So, of course, I’m looking at both of them, very seriously.

I’m not doing this because I think I’m particularly special or gifted (I do), but simply because I know there’ll be a lot less competition from industry heavyweights this time. I just can’t imagine either Guy Ritchie or Steven Moffat pulling their dogeared copies of Finnegan’s Wake from their respective bookshelves and thinking, “Get in! This, will, be, epic! Finnegan’s Wake… in 3D!”

Ultimately, this is the beauty of public domain. It gives everyone a fair shot at rebooting great literature, regardless of their bank balance or their status in the industry. Which is nice. More importantly for alt-cinema writers, when the source material is challenging, your little project isn’t going have to play Johnny-come-lately to the studios and the major broadcasters. This time, I’m not massively worried that my Joyce adaptation is going to be blown out of the water by any project staring Mr. Downey Jr, in the same way my Sherlock Holmes adaptation got torpedoed.

All of which brings me to this column’s point, which is: one of the things that has always surprised me about fledgling screenwriters is that they never consider doing public domain adaptations. Screenwriter’s, particularly spec script writers, seem intent on only writing from their own original concepts. The same is true of alt-cinema writers. When you take a step back and think about it, that’s a really odd way to go about endearing yourself to an industry which thrives on adaptations!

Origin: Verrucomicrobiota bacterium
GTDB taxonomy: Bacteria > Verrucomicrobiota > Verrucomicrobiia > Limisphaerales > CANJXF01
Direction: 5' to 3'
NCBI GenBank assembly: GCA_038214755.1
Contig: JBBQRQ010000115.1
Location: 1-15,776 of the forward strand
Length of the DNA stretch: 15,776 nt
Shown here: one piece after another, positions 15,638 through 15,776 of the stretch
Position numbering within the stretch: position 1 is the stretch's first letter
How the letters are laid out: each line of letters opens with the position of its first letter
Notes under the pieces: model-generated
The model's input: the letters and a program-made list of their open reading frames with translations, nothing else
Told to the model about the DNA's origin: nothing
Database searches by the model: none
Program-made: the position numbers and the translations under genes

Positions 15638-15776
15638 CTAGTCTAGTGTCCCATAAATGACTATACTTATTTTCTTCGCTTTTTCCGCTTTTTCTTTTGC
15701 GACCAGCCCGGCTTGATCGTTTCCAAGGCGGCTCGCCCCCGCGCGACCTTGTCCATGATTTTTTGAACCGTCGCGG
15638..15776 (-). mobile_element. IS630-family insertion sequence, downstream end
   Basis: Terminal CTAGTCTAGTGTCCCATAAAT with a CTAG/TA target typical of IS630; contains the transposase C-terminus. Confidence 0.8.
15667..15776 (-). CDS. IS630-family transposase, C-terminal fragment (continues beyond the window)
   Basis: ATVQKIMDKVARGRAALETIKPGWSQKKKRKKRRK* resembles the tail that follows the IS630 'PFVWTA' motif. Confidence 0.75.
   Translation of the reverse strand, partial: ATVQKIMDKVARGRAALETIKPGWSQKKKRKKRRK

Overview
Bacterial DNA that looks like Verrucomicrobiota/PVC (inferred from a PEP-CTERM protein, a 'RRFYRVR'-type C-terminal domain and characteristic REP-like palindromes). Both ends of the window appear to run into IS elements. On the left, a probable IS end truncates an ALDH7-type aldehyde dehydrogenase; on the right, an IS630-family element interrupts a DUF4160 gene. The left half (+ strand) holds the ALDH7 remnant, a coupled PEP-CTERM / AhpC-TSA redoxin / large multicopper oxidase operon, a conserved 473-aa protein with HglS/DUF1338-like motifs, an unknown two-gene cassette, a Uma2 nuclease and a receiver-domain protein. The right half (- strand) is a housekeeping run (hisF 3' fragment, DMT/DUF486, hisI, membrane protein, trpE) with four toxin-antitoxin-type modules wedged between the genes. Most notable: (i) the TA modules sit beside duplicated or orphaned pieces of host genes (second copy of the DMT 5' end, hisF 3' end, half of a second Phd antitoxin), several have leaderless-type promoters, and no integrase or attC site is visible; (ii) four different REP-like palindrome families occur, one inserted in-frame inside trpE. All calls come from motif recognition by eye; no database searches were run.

This is especially true when you consider what’s on offer:

HG Wells
Edgar Allen Poe
Jane Austen
F Scott Fitzgerald
Jack London
HP Lovecraft
Mark Twain
Bram Stoker
Oscar Wilde
And many, many more…

This is just a small fraction of the literature just sitting around waiting to be reworked, adapted, rebooted and generally messed around with. This list doesn’t even include any of the classic biographies or public domain non-fiction out there. As an alt-cinema writer, I’d be insane not to constantly review the available literature for me to adapt for free. The studios adapt popular fiction because they know the existing audience for that literature adds to the potential audience for the film. Regardless of whether the adaptation of the book/play is good or not, fans of the original will talk about it. Talk leads to interest and interest leads to ticket/DVD sales.

Hollywood has always understood financial sense of adaptations.